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About the Story
A game inspired by Zork, written in the 1980s in PL/I for Data General mini-computers, and ported to IBM Visual Age PL/I for Windows. Ferret is a Windows text mode executable.
Language: English (en)
Current Version: 10.30
Development System: None
Forgiveness Rating: Cruel
Makes reference to Zork, by Tim Anderson, Marc Blank, Bruce Daniels, and Dave Lebling
Makes reference to Adventure, by William Crowther and Donald Woods
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Number of Reviews: 1
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Ferret is in some ways a unique game in the fifty-odd year history of the text adventure; in others it is decidedly old fashioned.
The background story is that you, Brian O. Darkins, have awakened from a cryogenic coma in which you were placed at your relatives' request in the hope that the fatal virus from which you were suffering could be cured in some future age. You awake you know not where, nor why.
Created by a group of anonymous authors on an obscure 16-bit minicomputer back in the days just before the micro revolution it seems to have started out as an attempt (as so many games of its time were) to trump the early markers in the genre, namely Advent and Zork. Indeed, the first eight phases of this enormous game follow a familiar path to the games of the time. The science fiction narrative is definitely playing second fiddle to the puzzles. The puzzles themselves tend to be very hard, and must have been nigh on impossible in the days before Google. Chess end games, degree level mathematical posers and sundry mazes meld with clever logistical problems.
Another unique feature of the game is the number of red herrings scattered about. Only much trial and error will reveal which items are needed and which superfluous. On the other hand there are several bottlenecks in the game where one can carry almost nothing onwards and these do act as a useful filter. At least you know you have left nothing vital behind at these locations.
The different writing styles and types of puzzle are clear as you travel through these early parts of the game.
One can hear the evolutionary tick of the modern IF era clock from Phase Nine onwards as the post acocalyptic Cold War story really kicks in and the narrative swells.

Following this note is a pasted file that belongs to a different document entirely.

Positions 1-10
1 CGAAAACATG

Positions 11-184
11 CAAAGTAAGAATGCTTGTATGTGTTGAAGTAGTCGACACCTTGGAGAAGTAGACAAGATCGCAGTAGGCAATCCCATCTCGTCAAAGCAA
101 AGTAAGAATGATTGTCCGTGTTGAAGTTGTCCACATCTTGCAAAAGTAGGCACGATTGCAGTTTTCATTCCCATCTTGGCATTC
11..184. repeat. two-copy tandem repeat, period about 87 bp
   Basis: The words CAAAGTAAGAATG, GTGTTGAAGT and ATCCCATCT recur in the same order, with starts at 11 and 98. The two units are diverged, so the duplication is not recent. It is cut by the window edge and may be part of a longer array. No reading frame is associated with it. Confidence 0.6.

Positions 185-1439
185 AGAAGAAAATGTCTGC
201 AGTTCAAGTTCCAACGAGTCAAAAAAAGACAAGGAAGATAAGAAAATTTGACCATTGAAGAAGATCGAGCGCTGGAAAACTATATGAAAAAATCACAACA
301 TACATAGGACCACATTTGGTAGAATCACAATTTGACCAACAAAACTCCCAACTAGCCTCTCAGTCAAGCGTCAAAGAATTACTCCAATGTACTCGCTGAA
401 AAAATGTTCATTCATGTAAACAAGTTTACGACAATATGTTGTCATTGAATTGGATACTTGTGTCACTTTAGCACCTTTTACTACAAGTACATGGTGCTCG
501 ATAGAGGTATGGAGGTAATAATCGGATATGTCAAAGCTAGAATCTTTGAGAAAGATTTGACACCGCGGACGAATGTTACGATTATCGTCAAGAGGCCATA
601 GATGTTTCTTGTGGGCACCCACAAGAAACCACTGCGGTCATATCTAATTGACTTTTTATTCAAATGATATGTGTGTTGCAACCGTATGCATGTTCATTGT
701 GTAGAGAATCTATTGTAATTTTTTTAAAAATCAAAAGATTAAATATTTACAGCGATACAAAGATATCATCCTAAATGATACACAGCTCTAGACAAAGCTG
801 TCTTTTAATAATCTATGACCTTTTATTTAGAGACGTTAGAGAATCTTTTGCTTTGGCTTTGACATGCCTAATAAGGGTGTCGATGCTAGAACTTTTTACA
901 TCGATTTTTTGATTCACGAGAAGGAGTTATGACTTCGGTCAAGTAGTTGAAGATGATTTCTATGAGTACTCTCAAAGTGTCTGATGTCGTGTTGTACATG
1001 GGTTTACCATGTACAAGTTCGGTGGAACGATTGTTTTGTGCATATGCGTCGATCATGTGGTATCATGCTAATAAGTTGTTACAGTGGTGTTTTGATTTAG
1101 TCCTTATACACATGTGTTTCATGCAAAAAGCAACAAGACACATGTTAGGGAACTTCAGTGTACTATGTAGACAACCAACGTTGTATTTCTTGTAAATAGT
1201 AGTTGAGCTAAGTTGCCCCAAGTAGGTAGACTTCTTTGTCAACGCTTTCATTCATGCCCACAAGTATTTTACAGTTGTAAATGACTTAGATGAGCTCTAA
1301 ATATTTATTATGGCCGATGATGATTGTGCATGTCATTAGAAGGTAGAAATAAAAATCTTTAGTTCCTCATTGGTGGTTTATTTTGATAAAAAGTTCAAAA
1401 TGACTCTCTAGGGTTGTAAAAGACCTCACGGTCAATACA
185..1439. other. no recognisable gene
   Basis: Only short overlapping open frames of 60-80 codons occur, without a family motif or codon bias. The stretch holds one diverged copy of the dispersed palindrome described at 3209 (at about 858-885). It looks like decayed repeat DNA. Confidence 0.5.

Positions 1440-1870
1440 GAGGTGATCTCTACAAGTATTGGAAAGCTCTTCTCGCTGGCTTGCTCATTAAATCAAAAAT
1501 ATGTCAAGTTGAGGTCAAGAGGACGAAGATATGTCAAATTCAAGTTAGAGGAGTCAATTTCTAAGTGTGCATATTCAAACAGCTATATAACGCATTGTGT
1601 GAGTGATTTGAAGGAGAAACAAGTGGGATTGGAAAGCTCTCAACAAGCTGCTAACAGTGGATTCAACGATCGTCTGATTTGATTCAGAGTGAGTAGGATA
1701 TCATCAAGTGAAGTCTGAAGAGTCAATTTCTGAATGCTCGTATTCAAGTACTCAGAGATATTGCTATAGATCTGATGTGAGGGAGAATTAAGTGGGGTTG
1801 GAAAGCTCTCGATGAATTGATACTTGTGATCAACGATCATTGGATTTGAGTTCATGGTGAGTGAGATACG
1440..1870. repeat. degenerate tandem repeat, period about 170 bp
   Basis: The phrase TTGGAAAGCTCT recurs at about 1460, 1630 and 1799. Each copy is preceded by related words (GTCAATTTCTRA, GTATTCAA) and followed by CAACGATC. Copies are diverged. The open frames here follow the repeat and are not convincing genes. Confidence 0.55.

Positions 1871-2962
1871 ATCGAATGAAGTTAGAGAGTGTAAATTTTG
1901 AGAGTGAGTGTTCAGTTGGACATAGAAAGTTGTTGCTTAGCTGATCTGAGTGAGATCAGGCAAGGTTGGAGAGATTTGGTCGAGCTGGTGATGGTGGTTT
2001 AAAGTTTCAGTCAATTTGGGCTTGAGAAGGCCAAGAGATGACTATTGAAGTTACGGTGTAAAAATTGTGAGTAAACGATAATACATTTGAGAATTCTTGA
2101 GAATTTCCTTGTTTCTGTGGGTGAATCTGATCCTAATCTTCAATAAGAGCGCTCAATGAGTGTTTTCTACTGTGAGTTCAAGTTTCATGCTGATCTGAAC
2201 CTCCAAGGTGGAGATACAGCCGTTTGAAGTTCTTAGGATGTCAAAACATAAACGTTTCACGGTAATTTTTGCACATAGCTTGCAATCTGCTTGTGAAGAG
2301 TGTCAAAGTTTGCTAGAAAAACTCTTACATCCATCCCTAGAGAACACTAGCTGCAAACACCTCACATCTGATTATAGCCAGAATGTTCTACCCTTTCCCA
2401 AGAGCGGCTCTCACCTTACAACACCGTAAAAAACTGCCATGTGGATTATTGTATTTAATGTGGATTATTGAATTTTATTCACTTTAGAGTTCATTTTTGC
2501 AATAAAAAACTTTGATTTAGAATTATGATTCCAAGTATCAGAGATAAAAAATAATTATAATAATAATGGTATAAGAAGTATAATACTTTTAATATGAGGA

One way travel from here to Phase Sixteen is via an old train locomotive which chugs through the once affluent parts of SE England; English players will no doubt recognise the pleasant, leafy names of Sunningdale, Virginia Water, Epsom etc. These examples are cleverly juxtaposed with the contemporary apocalyptic wasteland that has transformed expensive Surrey, Kent and Berkshire postal addresses from all to die for des res locales into a monochrome desolation. In a similar vein all the NPCs you meet (and there are very few) are not alive. A silent automaton provides your only temporary companion and the only voices you will hear are mechanised ones from long dead sources and emanating from damaged machines.
Like Shelley's Ozymandius: "Nothing beside remains."
Every piece of equipment encountered, every window view is of a broken, anti-holistic world. We are indeed a far cry now from the early IF landscape. For caves, trolls and scrolls we have blasted buildings with their curtain walls jaggedly exposed, piles of mangled dead bodies and torn and slimy papers and documents.
To somewhat counterbalance the rather desolate mood of the game there is an homage to English comedic culture viz. The Goon Show and another phase is based around a cult science fiction TV series from the late seventies, namely Blake's Seven.
An odd feature of the game is that certain information to solve a problem in, say, Phase Ten will be discovered in Phase Fourteen, and sometimes these revelations entail visiting no exit locations. As a consequence of this need for backtracking it is a prerequisite to keep manifold saved games handy. You can also make use of command files where you can build a rerun of a section of the game by loading a file of preconfigured text. Other useful commands include "Notify" which informs you of each increase in your score and also "Test" which will run a cycle of various verbs on selected objects.
I found the multi word parser to be a very good one and recent updates to the current version at the time of writing to 10.3 have included the ability to chain multiple commands by using commas. There is also a lot of ASCII art contained in the game which fleshes out the various pieces of equipment and modes of transport that one encounters. In this respect it is very similar to another large mainframe game, Warp.
I had a constant dialogue with the authors which enabled me to send them details of any bugs (not many) and also to receive hints which were more than necessary in certain places. Indeed the story goes on as they are currently beavering (ferreting?) away at Phase Seventeen at the moment.
I thoroughly enjoyed my six months or so playing the game and look forward to future updates.
|Birmingham IV, by Peter Emery|
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